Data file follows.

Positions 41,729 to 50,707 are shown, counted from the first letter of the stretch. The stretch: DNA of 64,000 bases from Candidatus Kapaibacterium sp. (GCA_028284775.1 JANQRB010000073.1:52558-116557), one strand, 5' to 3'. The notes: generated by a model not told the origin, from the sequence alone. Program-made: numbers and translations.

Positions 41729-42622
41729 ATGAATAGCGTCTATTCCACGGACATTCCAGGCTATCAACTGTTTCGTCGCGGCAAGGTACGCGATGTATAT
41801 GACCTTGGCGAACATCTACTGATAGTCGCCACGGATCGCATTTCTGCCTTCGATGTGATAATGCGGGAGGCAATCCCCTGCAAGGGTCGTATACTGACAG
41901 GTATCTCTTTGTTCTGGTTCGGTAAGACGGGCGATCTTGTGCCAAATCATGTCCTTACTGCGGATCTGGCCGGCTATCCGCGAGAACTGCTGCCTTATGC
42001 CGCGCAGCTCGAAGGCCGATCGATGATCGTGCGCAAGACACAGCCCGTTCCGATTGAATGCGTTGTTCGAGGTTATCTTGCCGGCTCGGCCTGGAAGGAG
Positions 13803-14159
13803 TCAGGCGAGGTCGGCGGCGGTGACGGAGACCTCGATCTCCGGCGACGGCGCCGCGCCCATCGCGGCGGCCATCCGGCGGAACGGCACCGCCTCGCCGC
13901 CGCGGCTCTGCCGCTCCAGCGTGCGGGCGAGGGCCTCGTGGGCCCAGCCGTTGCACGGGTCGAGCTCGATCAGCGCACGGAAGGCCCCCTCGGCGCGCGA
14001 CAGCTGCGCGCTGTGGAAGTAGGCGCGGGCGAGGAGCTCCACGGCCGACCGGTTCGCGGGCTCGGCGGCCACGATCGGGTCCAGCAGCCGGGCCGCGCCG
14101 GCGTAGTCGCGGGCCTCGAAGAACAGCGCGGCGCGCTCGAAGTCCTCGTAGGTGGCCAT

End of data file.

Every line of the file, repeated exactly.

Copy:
Positions 41,729 to 50,707 are shown, counted from the first letter of the stretch. The stretch: DNA of 64,000 bases from Candidatus Kapaibacterium sp. (GCA_028284775.1 JANQRB010000073.1:52558-116557), one strand, 5' to 3'. The notes: generated by a model not told the origin, from the sequence alone. Program-made: numbers and translations.

Positions 41729-42622
41729 ATGAATAGCGTCTATTCCACGGACATTCCAGGCTATCAACTGTTTCGTCGCGGCAAGGTACGCGATGTATAT
41801 GACCTTGGCGAACATCTACTGATAGTCGCCACGGATCGCATTTCTGCCTTCGATGTGATAATGCGGGAGGCAATCCCCTGCAAGGGTCGTATACTGACAG
41901 GTATCTCTTTGTTCTGGTTCGGTAAGACGGGCGATCTTGTGCCAAATCATGTCCTTACTGCGGATCTGGCCGGCTATCCGCGAGAACTGCTGCCTTATGC
42001 CGCGCAGCTCGAAGGCCGATCGATGATCGTGCGCAAGACACAGCCCGTTCCGATTGAATGCGTTGTTCGAGGTTATCTTGCCGGCTCGGCCTGGAAGGAG
Positions 13803-14159
13803 TCAGGCGAGGTCGGCGGCGGTGACGGAGACCTCGATCTCCGGCGACGGCGCCGCGCCCATCGCGGCGGCCATCCGGCGGAACGGCACCGCCTCGCCGC
13901 CGCGGCTCTGCCGCTCCAGCGTGCGGGCGAGGGCCTCGTGGGCCCAGCCGTTGCACGGGTCGAGCTCGATCAGCGCACGGAAGGCCCCCTCGGCGCGCGA
14001 CAGCTGCGCGCTGTGGAAGTAGGCGCGGGCGAGGAGCTCCACGGCCGACCGGTTCGCGGGCTCGGCGGCCACGATCGGGTCCAGCAGCCGGGCCGCGCCG
14101 GCGTAGTCGCGGGCCTCGAAGAACAGCGCGGCGCGCTCGAAGTCCTCGTAGGTGGCCAT